I have been a little out of sorts with poetry of late - I have read quite a lot of poetry books in the past couple of months, but none of them has really excited me. I thought it must be to do with my own state of mind - I have been going through some tough times in my personal life so I assumed that this had put me out of kilter, especially as some of the books were ones I had been looking forward to, and had high expectations of, like Kei Miller's The Cartographer Tries to Map a Way to Zion. The knock on effect for me of not reading poetry that inspires, is that my own creativity is effected and I start writing less. Not a great place to be in for a writer.
This has all changed in the last couple of weeks. I have been to two really awe inspiring poetry readings. The first was Carrie Etter (at Cafe Writers in Norwich) and the second was Pascale Petit at Wymondham Words Festival. This is writing that speaks to my soul - writing that walks the tightrope between the personal and the surreal. Etter's book Imagined Sons is a poignant exploration of an imagined relationship with a son that she gave up for adoption shortly after birth when she was seventeen. Etter imagines meeting her son in a variety of situations (where he is doing a variety of jobs), as well as exploring her own reasons and the judgements that others might make. The result is a powerful and emotive read, the poetry finely honed and exact. Petit's new book Fauverie centres on the author's father and Paris. Petit is drawn to animals and animal imagery and the big cats of the Paris Fauverie of the title are a strong and compelling presence in her work. This is highly emotive writing - but there is no stream of consciousness or sloppiness here. This is tightly edited and beautiful and each word is working hard to earn its keep. It is a difficult read though so be warned and some of the description is extremely unpleasant - for example at the reading Pascale read a poem where her father eats an ortolan (a small songbird) whole with his head under a napkin in the traditional manner. This image has stayed with me ever since.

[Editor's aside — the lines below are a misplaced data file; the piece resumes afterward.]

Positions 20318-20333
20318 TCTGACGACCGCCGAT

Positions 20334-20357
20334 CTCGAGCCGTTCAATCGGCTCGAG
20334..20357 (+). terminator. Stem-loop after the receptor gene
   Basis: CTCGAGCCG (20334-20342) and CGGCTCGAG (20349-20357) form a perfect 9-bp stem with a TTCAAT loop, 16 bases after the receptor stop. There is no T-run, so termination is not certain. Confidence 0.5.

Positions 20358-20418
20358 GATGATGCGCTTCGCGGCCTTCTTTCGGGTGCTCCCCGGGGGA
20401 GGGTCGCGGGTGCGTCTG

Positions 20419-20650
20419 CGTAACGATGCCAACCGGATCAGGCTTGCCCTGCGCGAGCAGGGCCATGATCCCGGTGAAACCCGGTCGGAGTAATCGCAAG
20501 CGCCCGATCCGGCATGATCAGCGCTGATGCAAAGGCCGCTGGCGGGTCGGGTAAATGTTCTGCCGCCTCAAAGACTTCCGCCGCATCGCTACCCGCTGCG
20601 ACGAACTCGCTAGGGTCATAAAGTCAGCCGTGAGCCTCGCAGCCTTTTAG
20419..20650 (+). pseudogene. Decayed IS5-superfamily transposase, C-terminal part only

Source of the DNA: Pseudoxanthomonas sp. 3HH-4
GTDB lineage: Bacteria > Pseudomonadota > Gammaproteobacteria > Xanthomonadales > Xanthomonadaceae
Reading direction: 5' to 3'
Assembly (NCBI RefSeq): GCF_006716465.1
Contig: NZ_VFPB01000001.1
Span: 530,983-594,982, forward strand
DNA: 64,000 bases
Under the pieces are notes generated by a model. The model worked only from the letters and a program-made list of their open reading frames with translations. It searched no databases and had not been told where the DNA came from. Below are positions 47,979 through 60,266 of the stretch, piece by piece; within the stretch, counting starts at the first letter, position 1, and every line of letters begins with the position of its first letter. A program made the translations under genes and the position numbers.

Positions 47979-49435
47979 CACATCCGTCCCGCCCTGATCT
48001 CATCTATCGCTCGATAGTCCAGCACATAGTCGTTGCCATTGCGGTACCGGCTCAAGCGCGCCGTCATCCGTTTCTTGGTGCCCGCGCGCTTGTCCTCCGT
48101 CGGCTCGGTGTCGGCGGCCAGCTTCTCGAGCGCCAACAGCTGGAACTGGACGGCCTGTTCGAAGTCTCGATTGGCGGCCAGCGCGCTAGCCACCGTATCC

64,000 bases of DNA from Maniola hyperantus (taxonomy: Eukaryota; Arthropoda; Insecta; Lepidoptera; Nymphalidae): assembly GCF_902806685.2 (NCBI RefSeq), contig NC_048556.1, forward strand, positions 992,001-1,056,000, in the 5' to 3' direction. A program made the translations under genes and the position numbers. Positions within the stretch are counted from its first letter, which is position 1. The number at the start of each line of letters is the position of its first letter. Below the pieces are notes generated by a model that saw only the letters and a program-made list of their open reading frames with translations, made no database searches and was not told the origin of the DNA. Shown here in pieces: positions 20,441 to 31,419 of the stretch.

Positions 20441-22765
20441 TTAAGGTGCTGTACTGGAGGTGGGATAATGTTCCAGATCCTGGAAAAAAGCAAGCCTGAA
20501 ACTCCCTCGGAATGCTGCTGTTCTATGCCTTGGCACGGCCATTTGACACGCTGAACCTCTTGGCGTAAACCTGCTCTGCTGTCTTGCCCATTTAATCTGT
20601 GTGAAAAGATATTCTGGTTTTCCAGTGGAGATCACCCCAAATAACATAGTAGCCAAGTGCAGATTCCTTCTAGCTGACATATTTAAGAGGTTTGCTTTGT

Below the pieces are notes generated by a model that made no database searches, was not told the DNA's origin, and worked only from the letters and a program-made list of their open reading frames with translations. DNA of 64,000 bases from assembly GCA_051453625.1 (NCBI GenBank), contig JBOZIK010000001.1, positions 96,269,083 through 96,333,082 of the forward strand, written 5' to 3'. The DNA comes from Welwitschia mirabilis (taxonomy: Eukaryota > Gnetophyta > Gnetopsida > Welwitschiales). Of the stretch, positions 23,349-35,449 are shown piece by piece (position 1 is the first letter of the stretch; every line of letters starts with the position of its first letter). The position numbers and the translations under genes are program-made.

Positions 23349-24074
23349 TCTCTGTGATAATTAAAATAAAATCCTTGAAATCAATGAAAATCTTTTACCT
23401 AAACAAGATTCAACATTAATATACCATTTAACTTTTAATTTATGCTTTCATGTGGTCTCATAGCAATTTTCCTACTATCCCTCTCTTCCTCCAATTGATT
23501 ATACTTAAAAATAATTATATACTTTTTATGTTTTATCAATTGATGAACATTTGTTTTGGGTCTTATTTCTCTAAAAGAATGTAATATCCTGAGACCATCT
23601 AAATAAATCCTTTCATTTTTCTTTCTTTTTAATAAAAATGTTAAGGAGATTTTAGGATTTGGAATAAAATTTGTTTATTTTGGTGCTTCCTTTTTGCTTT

It goes to show, I think, that poetry has to speak to you (me) as the reader. It doesn't matter if it is well written or whether the writer has won this, that or the other reward. If you can't make some kind of emotional connection with it it can leave you cold. This is something I tell my students in my reader workshops - you can't just pick up a poetry book at random and expect to love it or be inspired. It is like any other type of book (or music) - you have to find the writer that resonates with you at that particular moment in your life. I am very pleased to back on the poetry horse.